The grotty basement-come-dive bar of Manchester’s Soup Kitchen on the face of it looks like the ideal place for Ho99o9 to stop off at on their UK tour. It fits […]
The grotty basement-come-dive bar of Manchester’s Soup Kitchen on the face of it looks like the ideal place for Ho99o9 to stop off at on their UK tour. It fits their ethos of rawness and DIY perfectly, and definitely seems like the ideal playground for them to exercise the much-touted unpredictability.
Before that though, are a couple of unfortunately limp support acts, kicked off by London rapper Blue Daisy . There’s a clear passion and livewire sensibility to him in the way he convulses and flails around the front of the stage, but torrents of murky electronic drones coupled with clattering live drums and a dire sound system mean that he remains virtually inaudible for the vast majority.
Philadelphia drummer NAH  doesn’t fare too well either as, while there’s no faulting his drumming prowess (it would be foolish to even try and pick faults with him as a musician), the whole set transpires as essentially a twenty minute-long drum solo over looped electronics and vocal samples, and that initial jolt of excitement is lost very, very fast.
Still, every cloud – it all makes Ho99o9  seem even better. While on record their confrontational blend of punk, thrash and hip-hop would be enough to send a wave of discomfort through 95% of people with ears, who would probably describe it as “just noise” (an awful description at the best of times but one that’s at least in some part justified), in the live environment it makes a lot more sense. In spite of that (or perhaps because of that), it isn’t really worth singling out individual songs. That’s because what Ho99o9 play is less of a setlist and more of a score to the anarchy taking place both on and off the stage. theOGM rips off his blue face mask and shirt while pretty much maiming the soundbox given the noises that come out of it, while Eaddy is like a child at the peak of a sugar rush, climbing, back-flipping and stage-diving without even catching his breath. Then there’s the crowd, particularly the front half, a perpetual mess of flying limbs and shoved bodies that hardly ever ceases even for a moment.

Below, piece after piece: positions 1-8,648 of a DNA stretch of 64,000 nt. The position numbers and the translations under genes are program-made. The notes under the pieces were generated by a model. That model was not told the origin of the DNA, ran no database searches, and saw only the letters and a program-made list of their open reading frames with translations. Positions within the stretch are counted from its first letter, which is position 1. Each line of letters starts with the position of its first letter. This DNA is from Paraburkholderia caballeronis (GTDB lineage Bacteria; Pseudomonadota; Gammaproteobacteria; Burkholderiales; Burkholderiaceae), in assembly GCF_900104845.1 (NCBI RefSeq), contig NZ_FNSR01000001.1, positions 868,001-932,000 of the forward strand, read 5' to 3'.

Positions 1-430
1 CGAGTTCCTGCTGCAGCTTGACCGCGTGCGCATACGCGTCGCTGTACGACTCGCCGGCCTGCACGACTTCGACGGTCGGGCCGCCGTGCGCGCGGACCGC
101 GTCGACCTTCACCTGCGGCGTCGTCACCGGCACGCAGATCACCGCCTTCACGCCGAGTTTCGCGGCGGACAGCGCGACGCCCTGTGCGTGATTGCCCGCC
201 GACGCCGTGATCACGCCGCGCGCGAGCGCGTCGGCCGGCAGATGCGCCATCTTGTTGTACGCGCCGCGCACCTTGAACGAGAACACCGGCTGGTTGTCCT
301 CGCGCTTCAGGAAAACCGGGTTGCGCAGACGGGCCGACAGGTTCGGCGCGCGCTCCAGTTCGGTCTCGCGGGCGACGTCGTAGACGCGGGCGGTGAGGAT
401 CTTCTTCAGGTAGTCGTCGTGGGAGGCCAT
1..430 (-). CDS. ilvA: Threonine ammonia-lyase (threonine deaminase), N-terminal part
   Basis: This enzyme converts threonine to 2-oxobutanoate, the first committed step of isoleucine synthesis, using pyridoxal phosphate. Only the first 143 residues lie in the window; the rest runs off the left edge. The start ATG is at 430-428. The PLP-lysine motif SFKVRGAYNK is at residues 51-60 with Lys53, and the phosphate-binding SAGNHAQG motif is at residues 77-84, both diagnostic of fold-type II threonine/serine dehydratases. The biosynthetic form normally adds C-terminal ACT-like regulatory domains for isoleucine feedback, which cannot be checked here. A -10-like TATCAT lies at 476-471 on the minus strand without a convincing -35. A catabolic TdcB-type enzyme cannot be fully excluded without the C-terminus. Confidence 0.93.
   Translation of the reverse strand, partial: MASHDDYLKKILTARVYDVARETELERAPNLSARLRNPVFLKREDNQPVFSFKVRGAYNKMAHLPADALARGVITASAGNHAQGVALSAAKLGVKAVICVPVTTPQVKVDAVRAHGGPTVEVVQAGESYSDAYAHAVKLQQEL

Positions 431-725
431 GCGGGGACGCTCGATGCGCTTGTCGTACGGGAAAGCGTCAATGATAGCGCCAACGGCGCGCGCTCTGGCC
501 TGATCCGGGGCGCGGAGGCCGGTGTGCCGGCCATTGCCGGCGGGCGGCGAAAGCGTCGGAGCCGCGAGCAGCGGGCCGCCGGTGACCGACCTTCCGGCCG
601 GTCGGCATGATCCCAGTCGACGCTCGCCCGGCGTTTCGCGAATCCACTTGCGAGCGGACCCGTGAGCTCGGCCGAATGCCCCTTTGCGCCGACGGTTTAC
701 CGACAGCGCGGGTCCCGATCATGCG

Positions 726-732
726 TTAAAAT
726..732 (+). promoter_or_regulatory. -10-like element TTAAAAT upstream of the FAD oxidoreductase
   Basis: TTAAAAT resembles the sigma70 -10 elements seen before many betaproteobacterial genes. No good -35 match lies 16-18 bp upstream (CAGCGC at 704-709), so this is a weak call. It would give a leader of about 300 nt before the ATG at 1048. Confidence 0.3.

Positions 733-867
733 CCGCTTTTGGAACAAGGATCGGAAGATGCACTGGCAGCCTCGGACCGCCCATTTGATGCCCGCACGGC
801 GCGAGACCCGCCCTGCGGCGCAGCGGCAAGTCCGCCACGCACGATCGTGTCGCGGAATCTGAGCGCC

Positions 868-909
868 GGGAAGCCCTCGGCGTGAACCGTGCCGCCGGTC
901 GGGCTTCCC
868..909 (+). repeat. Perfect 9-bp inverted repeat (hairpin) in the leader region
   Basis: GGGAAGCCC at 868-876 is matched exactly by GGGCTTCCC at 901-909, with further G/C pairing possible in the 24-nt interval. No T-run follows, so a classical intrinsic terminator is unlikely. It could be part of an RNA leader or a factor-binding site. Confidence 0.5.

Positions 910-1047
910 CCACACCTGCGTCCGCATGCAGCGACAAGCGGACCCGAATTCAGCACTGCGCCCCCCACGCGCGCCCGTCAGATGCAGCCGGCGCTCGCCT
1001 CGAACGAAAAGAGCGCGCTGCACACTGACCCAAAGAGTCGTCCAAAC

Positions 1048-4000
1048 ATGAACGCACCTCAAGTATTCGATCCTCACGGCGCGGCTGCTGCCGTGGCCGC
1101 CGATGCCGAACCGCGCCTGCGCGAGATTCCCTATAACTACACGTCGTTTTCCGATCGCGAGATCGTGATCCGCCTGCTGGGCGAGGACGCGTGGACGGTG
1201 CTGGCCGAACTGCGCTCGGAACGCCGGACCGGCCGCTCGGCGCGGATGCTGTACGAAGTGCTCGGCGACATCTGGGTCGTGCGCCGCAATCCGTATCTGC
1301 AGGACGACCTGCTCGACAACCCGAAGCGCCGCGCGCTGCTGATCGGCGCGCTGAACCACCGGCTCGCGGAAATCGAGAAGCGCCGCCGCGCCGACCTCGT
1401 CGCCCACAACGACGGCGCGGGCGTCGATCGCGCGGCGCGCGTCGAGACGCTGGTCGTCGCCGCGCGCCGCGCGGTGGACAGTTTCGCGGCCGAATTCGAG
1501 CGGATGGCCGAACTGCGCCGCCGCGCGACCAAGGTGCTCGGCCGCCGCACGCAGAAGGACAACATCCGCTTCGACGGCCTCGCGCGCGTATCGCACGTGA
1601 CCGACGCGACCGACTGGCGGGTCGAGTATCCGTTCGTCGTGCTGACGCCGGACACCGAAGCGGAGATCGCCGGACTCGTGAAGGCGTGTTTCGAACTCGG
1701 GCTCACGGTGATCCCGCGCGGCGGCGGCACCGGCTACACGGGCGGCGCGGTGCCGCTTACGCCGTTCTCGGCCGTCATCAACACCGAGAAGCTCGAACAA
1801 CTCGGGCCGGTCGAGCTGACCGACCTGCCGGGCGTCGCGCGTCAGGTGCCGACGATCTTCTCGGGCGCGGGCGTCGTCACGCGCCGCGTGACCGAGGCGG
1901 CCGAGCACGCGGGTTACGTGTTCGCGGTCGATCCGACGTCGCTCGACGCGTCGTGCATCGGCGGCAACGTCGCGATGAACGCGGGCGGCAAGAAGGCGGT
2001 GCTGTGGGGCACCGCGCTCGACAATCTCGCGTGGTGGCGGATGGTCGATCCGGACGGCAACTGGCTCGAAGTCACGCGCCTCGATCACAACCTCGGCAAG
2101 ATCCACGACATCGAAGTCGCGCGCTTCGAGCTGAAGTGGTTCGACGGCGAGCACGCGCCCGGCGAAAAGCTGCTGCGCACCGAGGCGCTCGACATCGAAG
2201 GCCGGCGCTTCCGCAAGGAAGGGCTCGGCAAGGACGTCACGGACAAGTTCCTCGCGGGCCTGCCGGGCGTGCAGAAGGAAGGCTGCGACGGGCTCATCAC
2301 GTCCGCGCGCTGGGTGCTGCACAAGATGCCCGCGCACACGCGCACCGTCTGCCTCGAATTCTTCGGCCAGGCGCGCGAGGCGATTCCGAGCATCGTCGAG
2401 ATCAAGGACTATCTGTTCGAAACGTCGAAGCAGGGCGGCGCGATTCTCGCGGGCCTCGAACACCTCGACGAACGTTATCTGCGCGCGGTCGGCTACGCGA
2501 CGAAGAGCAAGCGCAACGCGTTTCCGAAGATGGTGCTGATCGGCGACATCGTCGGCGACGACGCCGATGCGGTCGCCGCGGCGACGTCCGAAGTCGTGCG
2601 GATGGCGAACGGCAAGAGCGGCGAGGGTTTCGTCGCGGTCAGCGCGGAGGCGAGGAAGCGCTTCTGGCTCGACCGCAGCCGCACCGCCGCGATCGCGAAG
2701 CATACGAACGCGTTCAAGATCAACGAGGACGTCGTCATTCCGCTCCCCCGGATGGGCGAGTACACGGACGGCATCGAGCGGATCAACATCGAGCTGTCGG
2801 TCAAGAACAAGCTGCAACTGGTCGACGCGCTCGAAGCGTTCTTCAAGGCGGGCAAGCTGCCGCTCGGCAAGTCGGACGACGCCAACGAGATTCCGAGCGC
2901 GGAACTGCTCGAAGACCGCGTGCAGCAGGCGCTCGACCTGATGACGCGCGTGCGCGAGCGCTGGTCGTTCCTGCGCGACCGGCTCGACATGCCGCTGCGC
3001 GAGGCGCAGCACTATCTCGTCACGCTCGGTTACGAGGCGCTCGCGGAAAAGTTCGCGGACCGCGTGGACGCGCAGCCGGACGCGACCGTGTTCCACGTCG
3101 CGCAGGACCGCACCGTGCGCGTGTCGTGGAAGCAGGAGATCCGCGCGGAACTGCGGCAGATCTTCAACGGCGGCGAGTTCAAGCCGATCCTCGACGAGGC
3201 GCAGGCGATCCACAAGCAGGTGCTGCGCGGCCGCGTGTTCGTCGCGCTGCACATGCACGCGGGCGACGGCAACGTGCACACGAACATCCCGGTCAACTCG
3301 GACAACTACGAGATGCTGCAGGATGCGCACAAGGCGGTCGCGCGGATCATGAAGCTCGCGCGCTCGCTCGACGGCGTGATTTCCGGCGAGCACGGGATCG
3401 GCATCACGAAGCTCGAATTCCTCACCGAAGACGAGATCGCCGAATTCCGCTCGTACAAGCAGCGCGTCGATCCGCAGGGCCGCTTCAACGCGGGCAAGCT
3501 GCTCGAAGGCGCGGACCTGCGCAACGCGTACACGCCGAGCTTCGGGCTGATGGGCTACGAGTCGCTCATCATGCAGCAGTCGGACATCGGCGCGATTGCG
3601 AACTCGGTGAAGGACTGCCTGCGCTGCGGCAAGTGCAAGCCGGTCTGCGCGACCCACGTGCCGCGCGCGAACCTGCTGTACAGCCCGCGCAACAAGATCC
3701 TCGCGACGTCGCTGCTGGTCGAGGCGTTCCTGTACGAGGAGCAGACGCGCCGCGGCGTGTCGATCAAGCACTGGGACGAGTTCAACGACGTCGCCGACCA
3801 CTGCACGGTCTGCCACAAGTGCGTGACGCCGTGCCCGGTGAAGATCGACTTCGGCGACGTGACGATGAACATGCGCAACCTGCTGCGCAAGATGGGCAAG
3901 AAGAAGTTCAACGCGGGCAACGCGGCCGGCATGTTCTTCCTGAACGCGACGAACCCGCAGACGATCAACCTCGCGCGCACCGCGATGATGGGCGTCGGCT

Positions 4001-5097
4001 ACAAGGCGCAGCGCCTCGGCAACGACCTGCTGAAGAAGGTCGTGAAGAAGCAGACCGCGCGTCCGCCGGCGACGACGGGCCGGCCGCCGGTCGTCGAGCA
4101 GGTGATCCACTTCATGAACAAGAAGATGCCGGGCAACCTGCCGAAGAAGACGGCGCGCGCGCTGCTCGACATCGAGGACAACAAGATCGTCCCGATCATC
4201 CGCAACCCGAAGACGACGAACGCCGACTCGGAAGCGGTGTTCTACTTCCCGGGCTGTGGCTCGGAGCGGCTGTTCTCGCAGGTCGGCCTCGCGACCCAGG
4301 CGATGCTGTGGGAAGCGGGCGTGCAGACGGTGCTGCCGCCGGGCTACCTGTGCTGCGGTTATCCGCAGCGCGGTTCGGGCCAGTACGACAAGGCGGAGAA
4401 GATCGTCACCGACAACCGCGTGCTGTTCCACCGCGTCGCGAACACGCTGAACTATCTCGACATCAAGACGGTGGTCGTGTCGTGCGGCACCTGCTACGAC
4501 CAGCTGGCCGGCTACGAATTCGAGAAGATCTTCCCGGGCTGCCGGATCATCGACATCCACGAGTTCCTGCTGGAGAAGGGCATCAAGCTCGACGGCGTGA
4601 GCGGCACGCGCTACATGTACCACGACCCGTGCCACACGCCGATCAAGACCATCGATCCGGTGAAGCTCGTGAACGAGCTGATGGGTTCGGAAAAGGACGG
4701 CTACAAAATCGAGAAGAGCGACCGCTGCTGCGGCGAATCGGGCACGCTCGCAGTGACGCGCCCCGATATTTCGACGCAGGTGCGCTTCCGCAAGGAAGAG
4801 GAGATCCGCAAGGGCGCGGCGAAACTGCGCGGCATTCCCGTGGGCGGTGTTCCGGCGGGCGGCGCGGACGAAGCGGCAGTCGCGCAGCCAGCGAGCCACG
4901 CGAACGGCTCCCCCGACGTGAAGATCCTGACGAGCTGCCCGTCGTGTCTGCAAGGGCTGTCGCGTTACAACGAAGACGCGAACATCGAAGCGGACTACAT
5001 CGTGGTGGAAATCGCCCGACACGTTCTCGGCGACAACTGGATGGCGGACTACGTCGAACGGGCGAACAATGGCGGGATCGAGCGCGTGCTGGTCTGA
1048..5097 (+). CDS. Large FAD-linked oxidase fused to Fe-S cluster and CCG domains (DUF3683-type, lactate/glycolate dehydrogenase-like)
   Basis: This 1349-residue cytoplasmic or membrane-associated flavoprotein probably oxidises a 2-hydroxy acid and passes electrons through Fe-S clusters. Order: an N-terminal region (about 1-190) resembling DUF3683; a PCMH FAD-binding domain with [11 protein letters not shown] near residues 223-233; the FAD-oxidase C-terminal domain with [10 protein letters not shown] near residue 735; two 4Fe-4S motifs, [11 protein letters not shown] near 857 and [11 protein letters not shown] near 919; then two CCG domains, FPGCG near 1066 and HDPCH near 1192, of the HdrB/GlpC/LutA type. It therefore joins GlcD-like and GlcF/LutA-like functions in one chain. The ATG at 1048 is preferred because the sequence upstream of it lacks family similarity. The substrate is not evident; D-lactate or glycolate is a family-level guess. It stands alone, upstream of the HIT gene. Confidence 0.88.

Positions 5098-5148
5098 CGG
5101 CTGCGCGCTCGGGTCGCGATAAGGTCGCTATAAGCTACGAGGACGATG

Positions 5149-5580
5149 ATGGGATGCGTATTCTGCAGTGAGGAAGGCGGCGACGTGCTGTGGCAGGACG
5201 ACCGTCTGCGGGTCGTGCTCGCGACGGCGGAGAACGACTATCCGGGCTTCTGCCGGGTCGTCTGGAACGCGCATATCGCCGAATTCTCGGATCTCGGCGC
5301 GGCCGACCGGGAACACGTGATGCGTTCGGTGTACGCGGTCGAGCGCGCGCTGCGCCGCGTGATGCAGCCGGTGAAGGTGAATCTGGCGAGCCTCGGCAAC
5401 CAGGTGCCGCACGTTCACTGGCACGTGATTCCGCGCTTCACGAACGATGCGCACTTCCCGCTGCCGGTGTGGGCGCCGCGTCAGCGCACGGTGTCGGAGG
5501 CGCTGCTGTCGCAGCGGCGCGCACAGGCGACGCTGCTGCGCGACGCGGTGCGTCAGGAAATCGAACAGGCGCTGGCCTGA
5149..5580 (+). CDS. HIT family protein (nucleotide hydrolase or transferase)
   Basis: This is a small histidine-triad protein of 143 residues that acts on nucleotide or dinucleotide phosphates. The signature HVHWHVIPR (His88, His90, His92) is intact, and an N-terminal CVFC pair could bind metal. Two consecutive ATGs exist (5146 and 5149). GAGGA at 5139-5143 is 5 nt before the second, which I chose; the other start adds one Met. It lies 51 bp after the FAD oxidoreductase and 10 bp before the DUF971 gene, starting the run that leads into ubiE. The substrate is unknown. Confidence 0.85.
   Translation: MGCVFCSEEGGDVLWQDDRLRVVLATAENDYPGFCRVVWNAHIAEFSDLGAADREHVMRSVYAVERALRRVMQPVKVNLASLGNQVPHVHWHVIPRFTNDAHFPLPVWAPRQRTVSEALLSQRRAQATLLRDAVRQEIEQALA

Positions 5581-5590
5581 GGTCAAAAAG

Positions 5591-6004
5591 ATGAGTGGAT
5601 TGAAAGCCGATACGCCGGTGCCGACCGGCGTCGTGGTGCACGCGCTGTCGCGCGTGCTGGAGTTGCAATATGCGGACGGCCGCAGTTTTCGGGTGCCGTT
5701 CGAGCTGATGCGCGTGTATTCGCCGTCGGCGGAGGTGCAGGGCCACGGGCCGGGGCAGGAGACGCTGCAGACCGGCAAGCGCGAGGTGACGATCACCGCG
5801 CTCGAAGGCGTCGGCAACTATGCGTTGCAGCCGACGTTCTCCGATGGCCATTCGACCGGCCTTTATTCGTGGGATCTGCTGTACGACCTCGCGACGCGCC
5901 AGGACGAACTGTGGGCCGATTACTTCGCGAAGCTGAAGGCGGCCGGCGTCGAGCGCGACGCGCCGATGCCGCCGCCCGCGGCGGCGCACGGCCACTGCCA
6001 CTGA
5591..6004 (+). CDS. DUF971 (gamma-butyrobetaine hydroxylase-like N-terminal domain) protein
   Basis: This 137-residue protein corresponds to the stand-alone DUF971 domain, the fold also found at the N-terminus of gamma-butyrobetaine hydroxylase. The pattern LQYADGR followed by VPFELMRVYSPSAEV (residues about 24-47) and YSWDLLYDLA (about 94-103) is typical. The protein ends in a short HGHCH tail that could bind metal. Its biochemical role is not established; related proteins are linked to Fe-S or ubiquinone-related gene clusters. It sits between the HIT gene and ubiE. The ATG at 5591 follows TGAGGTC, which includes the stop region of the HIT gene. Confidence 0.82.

In truth, that rating is what it is because of the near perfect ratio between each component. If one individual element was considerably higher or lower than the other, that would have huge repercussions. Instead, Ho99o9 make sure that the two bounce off each other, and it’s all a wonderfully chaotic scale model of a full-blown riot. Ho99o9’s brilliance doesn’t come from songwriting – it comes from the ability to twist those songs they have written into something that makes for a truly exciting and invigorating live experience, and that’s exactly what they deliver tonight.
Though don’t expect them to get much bigger. Usually there’s the hyperbolic journalistic trope with exciting new bands that there are ‘big things to come’, but don’t expect that with Ho99o9. This tiny, 200-capacity basement will probably be one of the biggest rooms they play, but that’s exactly the point. The Ho99o9 live experience thrives in rooms like this, rooms in which it doesn’t feel like there’s any sort of divide between band and crowd. That all makes you realise how clever Ho99o9 really are, tailoring their choices of venue to bleed out the optimum amount of in-your-face-ness to each show. And that’s why Ho99o9 – breathing as much life into the underground as anyone ever has – are one of the most exciting bands around right now.
Words by Luke Nuttall